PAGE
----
• (2) Among the compounds of formula (I), the compounds wherein R4 is 2,4-thiazolidindion-5-yl, i.e. the compounds of formula (I-2)

Figure US07211591-20070501-C00647

(wherein all symbols are as hereinbefore described) may be prepared by subjecting to a reaction a compound of formula (VI)

Figure US07211591-20070501-C00648

(wherein X is halogen and the other symbols are as hereinbefore described) and thiourea.

The above reaction is known, for example, it is carried out in an organic solvent (methanol, ethanol, propanol, etc.) subjecting to a reaction a compound of formula (VI) and thiourea at a temperature of from 0° C. to refluxing temperature for 3˜20 hours, followed by addition of acid (concentrated sulfuric acid etc.) and then subjecting to a reaction at a temperature of 0° C. to refluxing temperature for another 3˜20 hours.

  • (3) Among the compounds of formula (I), the compounds wherein at least one of R1 and COOR7 is COOH or amino, i.e. the compounds of formula (I-3)

Figure US07211591-20070501-C00649

(wherein R1-2 and COOR7-2 are the same meanings as R1 and COOR7, with the proviso that at least one of R1-2 and COOR7-2 is amino or COOH and the other symbols are as hereinbefore described) may be prepared by subjecting a compound of formula (I-1) to alkali hydrolysis, deprotection reaction under acidic conditions or deprotection reaction by hydration.

Deprotection reaction by alkali hydrolysis is known, for example, it is carried out in an organic solvent (methanol, ethanol, tetrahydrofuran, dioxane, etc.) using hydroxide of alkali metal (sodium hydroxide, potassium hydroxide, lithium hydroxide, etc.), hydroxide of alkaline earth metal (barium hydroxide, calcium hydroxide, etc.) or carbonate (sodium carbonate, potassium carbonate, etc.) or an aqueous solution thereof or a mixture thereof at a temperature of from 0° C. to 40° C.

Deprotection reaction under acidic conditions is known, for example, it is carried out in an organic solvent (dichloromethane, chloroform, dioxane, ethyl acetate, anisole, etc.), in organic acid (acetic acid, trifluoroacetic acid, methanesulfonic acid, trimethylsilyl iodide etc.) or inorganic acid (hydrochloric acid, sulfuric acid, etc.) or a mixture thereof (hydrobromic acid-acetic acid etc.) at a temperature of from 0° C. to 100° C.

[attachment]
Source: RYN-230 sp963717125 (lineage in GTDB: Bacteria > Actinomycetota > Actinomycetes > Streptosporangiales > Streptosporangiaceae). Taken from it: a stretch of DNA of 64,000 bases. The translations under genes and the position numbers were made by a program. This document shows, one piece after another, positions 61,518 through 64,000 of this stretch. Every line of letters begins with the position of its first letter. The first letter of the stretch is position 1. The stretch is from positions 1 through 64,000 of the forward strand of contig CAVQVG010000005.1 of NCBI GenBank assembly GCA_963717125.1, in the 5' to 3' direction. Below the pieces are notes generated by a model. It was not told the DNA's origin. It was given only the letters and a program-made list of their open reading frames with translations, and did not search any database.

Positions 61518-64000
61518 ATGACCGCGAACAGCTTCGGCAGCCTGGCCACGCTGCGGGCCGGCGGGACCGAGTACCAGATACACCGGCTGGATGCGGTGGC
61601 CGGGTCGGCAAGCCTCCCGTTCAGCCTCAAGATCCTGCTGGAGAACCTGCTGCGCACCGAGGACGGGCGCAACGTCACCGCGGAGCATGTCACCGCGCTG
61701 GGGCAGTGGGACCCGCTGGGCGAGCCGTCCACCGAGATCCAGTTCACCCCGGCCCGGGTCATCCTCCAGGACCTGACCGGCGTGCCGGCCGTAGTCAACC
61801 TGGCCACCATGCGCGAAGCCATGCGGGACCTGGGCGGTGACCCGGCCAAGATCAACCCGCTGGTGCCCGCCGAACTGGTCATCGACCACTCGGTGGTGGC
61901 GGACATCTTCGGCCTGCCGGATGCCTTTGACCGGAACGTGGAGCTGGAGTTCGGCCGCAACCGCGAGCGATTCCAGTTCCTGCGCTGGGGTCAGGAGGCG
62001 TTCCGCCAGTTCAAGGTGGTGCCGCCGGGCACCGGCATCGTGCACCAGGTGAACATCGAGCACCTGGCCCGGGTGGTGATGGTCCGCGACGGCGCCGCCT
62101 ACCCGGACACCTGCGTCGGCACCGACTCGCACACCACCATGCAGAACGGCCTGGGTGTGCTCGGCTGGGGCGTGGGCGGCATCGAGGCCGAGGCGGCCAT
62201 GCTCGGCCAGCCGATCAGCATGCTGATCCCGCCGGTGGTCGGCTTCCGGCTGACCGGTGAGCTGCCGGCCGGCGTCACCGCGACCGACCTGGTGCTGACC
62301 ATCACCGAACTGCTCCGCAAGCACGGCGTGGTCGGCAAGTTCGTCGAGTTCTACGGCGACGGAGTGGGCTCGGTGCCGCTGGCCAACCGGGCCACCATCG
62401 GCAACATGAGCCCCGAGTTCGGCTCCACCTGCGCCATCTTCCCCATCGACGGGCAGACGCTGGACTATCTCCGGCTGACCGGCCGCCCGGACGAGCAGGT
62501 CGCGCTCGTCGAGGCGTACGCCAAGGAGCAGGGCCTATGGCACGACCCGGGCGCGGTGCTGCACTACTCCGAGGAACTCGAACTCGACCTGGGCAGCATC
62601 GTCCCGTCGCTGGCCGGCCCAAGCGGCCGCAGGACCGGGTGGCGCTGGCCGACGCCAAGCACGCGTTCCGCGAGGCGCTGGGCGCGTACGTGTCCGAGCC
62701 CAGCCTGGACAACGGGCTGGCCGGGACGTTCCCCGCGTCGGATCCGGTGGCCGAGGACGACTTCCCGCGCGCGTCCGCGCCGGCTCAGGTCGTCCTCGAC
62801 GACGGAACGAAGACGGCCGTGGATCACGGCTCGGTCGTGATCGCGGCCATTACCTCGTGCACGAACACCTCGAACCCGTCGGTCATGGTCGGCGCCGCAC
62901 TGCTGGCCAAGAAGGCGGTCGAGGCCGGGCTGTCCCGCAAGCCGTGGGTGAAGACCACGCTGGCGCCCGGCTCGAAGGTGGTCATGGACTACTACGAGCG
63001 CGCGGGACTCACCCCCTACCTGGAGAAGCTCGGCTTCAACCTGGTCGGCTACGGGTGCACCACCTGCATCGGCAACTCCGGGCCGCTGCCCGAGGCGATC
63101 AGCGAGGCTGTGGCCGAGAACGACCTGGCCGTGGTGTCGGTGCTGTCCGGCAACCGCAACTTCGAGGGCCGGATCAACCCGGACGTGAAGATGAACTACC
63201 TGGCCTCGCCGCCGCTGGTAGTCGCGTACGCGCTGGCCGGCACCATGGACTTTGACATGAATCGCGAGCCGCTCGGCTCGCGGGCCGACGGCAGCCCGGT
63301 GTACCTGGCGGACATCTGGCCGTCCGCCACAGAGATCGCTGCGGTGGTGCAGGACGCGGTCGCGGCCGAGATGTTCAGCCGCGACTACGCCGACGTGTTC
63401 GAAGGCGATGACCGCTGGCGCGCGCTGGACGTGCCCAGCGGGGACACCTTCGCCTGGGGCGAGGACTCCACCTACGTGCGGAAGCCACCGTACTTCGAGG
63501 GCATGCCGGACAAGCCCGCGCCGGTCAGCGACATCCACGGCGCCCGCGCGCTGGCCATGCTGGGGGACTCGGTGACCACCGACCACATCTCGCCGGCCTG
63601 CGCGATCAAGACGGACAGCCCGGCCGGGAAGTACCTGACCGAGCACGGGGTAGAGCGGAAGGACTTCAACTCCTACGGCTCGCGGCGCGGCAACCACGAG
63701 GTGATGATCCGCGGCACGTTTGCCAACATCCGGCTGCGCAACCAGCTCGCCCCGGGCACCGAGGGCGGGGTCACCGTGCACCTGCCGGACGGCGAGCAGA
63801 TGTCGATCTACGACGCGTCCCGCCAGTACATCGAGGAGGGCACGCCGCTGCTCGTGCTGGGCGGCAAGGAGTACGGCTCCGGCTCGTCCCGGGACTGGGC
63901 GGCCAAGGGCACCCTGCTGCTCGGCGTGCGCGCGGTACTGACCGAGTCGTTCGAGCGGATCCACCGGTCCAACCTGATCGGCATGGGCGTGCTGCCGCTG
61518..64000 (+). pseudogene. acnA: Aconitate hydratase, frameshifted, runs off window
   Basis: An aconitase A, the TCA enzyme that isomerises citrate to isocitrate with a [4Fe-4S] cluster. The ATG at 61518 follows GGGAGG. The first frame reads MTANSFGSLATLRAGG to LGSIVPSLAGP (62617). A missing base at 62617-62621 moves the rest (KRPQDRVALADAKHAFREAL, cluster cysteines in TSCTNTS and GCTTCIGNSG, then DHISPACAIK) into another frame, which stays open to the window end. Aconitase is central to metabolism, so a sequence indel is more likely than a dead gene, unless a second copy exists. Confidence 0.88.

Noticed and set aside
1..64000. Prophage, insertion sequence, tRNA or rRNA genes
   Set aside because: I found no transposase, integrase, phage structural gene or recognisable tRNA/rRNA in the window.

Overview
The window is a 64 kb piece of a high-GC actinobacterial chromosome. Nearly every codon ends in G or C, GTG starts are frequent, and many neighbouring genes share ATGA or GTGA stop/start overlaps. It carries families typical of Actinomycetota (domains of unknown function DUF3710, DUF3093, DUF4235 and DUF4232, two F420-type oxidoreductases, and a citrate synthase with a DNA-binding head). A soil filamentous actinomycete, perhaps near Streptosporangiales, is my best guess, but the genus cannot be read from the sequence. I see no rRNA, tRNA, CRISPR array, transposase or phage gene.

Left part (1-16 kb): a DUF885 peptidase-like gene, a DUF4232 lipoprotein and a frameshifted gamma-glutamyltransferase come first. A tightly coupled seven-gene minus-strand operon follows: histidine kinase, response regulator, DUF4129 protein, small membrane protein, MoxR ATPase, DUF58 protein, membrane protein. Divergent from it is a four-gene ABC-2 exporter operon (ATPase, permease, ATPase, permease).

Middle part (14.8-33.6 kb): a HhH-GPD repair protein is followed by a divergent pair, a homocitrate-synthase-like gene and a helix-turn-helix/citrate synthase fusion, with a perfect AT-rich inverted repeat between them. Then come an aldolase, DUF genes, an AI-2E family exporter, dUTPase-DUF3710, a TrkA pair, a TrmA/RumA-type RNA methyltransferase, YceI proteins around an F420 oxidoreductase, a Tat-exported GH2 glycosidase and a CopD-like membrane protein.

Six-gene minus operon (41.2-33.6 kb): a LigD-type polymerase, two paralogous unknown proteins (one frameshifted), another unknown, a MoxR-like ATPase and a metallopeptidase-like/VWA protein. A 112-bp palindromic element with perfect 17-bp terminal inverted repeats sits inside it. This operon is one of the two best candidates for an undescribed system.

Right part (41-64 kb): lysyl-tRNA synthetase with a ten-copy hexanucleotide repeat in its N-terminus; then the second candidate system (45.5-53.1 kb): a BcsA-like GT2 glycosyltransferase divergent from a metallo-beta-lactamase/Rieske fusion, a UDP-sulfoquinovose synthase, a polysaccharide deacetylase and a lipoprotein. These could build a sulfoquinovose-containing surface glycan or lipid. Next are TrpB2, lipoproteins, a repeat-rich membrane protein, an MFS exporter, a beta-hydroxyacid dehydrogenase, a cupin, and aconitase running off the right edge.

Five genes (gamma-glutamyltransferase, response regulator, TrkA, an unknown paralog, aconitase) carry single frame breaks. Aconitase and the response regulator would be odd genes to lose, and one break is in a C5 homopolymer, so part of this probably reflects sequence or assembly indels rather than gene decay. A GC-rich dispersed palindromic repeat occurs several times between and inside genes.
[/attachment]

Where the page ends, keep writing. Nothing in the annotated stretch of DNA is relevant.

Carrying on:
Deprotection reaction by hydration is known, for example, it is carried out in an inert solvent [ether (e.g. tetrahydrofuran, dioxane, dimethoxyethane, diethyl ether, etc.), alcohol (e.g. methanol, ethanol, etc.), benzene (e.g. benzene, toluene, etc.), ketone (e.g. acetone, methylethylketone, etc.), nitrile (e.g. acetonitrile etc.), amide (e.g. dimethylformamide etc.), water, ethyl acetate, acetic acid or a mixture of two or more thereof], in the presence of hydrating catalyst (e.g. palladium-carbon, palladium black, palladium, palladium hydroxide, platinum hydroxide, platinum dioxide, nickel, Raney-nickel, ruthenium chloride, etc.) in the presence or absence of inorganic acid (e.g. hydrochloric acid, sulfuric acid, hypochlorous acid, boronic acid, tetrafluoroboronic acid, etc.) or organic acid (e.g. acetic acid, p-toluenesulfonic acid, oxalic acid, trifluoroacetic acid, formic acid etc.), under normal atmosphere or suppressed atmosphere of hydrogen or in the presence of ammonium formate, at a temperature of from 0° C. to 200° C. In use of acid, its salt may be used.